It's Spring Break. (Please think southern hemisphere here.) We just spent 5 lovely days on Moreton Island. It was fabulous, in spite of the cold rain. The best part, of course, was that we were with friends. Everyone had someone to play with.
The first day we drove to the ferry and took a 90 minute boat ride to the island. Only four-wheel drive vehicles are permitted on Moreton Island, as there are no paved roads. The ferry landed and we drove onto the beach. The adventure began. And so did the rain. But we're not the type to let a little rain spoil our fun.
We stayed at the Tangalooma resort. It is a former whaling village. Back in the 1950's they "processed" 6200 humpback whales here. The whale blubber was mostly used in making cosmetics. Now Tangalooma is a beautiful family resort where people come to feed wild dolphins. It was so amazing to watch. Every evening the dolphins would stroll through the harbor. One evening, our children were in the water playing and the dolphins came just a few feet away. The resort had all sorts of fun activities for families: snorkeling the sunken ships in the harbor, tennis, ATV's, movies, food, karaoke, basketball, ping pong, boules, croquet, archery, "sledding" the sand dunes in the "desert" - and best of all, beaches. Sand is our favorite toy. We have sand collecting in all of our pockets, but it was worth it - the kids had a ball playing in the sand.
Our second day we took a drive around the island. Driving on the beaches is a ball. Driving across the island was a bit more treacherous, but so beautiful. There were flocks of beautiful little rainbow bee-eater birds, and we nearly ran over a large (2 m) snake (most likely a carpet pithon.) We drove to the lighthouse and then back along the beach.
People often see humpback whales from the lighthouse, but they weren't showing off that day.
We drove back along the eastern side of the island. The beach was amazing.
The most memorable thing we saw though, was 2 dead sea turtles and a manta ray. The turtles were huge. They often mistake plastic bags for jelly fish (their main source of food) and smother. (We'll be using cloth bags, thanks.) The ray was 7-8 feet across.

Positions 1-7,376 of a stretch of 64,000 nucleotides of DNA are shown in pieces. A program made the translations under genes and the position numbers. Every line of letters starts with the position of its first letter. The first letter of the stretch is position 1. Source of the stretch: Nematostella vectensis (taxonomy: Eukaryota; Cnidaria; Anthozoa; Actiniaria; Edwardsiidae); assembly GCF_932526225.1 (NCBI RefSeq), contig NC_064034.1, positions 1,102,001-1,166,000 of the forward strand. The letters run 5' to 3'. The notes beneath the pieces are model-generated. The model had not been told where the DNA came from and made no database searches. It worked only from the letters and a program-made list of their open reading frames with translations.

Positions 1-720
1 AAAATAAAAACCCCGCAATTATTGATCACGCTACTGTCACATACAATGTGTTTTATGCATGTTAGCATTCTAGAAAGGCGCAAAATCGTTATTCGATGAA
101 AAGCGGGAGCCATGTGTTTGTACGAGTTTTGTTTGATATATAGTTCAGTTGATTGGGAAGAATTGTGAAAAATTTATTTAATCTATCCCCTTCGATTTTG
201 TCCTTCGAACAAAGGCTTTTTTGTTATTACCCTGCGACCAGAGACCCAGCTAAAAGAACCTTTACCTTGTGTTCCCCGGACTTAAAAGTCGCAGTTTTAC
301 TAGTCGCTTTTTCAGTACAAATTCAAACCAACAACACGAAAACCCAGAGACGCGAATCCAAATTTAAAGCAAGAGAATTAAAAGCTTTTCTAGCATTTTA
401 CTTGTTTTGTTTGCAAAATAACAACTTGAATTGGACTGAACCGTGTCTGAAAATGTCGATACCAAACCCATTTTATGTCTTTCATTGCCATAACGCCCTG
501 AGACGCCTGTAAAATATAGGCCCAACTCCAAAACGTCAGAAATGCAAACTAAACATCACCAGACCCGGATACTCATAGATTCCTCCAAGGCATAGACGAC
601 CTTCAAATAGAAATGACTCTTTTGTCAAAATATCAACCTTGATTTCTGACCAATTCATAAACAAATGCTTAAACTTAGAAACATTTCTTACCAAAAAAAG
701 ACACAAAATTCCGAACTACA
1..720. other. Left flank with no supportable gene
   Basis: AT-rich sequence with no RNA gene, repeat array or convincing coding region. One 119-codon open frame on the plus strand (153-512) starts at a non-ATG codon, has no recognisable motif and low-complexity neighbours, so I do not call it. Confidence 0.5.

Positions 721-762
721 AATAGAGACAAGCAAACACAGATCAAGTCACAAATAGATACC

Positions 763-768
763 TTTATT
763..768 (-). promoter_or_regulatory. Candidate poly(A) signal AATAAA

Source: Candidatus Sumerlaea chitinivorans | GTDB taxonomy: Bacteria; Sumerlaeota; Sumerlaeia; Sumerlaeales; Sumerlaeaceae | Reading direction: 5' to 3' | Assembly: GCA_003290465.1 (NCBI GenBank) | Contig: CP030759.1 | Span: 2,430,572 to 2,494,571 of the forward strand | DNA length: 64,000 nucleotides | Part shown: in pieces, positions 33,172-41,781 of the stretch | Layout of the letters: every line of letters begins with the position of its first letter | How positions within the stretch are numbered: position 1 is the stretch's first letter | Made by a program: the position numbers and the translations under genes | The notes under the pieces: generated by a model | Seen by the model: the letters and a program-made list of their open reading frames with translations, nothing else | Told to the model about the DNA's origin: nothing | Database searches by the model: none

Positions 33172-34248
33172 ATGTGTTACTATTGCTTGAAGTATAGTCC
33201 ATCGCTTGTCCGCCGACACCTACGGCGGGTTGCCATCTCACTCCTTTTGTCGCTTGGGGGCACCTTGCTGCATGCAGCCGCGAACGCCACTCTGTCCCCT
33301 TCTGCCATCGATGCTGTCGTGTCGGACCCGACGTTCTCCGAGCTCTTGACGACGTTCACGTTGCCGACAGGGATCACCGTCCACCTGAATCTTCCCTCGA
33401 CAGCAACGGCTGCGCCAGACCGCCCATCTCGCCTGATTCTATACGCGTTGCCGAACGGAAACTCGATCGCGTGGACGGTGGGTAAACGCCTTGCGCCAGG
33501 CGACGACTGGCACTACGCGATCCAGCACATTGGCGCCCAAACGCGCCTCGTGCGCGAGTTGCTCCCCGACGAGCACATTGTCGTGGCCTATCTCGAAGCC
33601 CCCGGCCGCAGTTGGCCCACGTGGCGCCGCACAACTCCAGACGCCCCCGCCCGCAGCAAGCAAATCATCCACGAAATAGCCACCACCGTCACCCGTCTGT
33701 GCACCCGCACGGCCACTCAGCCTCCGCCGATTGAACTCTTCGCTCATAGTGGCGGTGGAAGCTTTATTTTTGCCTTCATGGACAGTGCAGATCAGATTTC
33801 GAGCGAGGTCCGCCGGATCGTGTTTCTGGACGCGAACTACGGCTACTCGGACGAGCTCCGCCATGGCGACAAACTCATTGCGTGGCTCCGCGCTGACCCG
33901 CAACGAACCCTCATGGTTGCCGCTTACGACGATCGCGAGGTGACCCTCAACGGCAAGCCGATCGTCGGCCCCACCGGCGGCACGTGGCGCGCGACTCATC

After the eastern beach, we drove to the desert and went sledding. It was fun! The road was very treacherous, but our Pajero was a beast and got us through deep sand and steep hills. The kids gave our car a new name. We're calling it "PJ" now.
The next day, we went on a whale watching trip. This has been a dream of mine most of my life. I saw a whale when I was 5 on a trip from Alaska to Seattle, and I've been interested in whales ever since. I was not disappointed, and I plan to go again. It was cold and rainy, which meant we had most of the ship to ourselves and an unobstructed view.
We saw around 6 humpback whales. They breached and flapped their tails and fins at us. At one point, one of the whales poked it's head out of the water to get a better look at us. The whales were so curious. One of the kids asked if the whales were on a people watching trip. They came to us.
Our fourth day, we went snorkeling on the wrecks near the harbour. The ships were intentionally sunk there, to provide an anchor for a reef. The fish were so colorful. We saw tens of thousands of fish and even a sand shark (small, yellow/brown).
Our final day on the island was sunny and warm. It was heavenly. I spent the morning like a beached whale, while Shon took the kids to do some more sand sledding.
And we headed home (whichmeans I have 14 loads of laundry to do.) Overall, we had a really great time and would love to go back!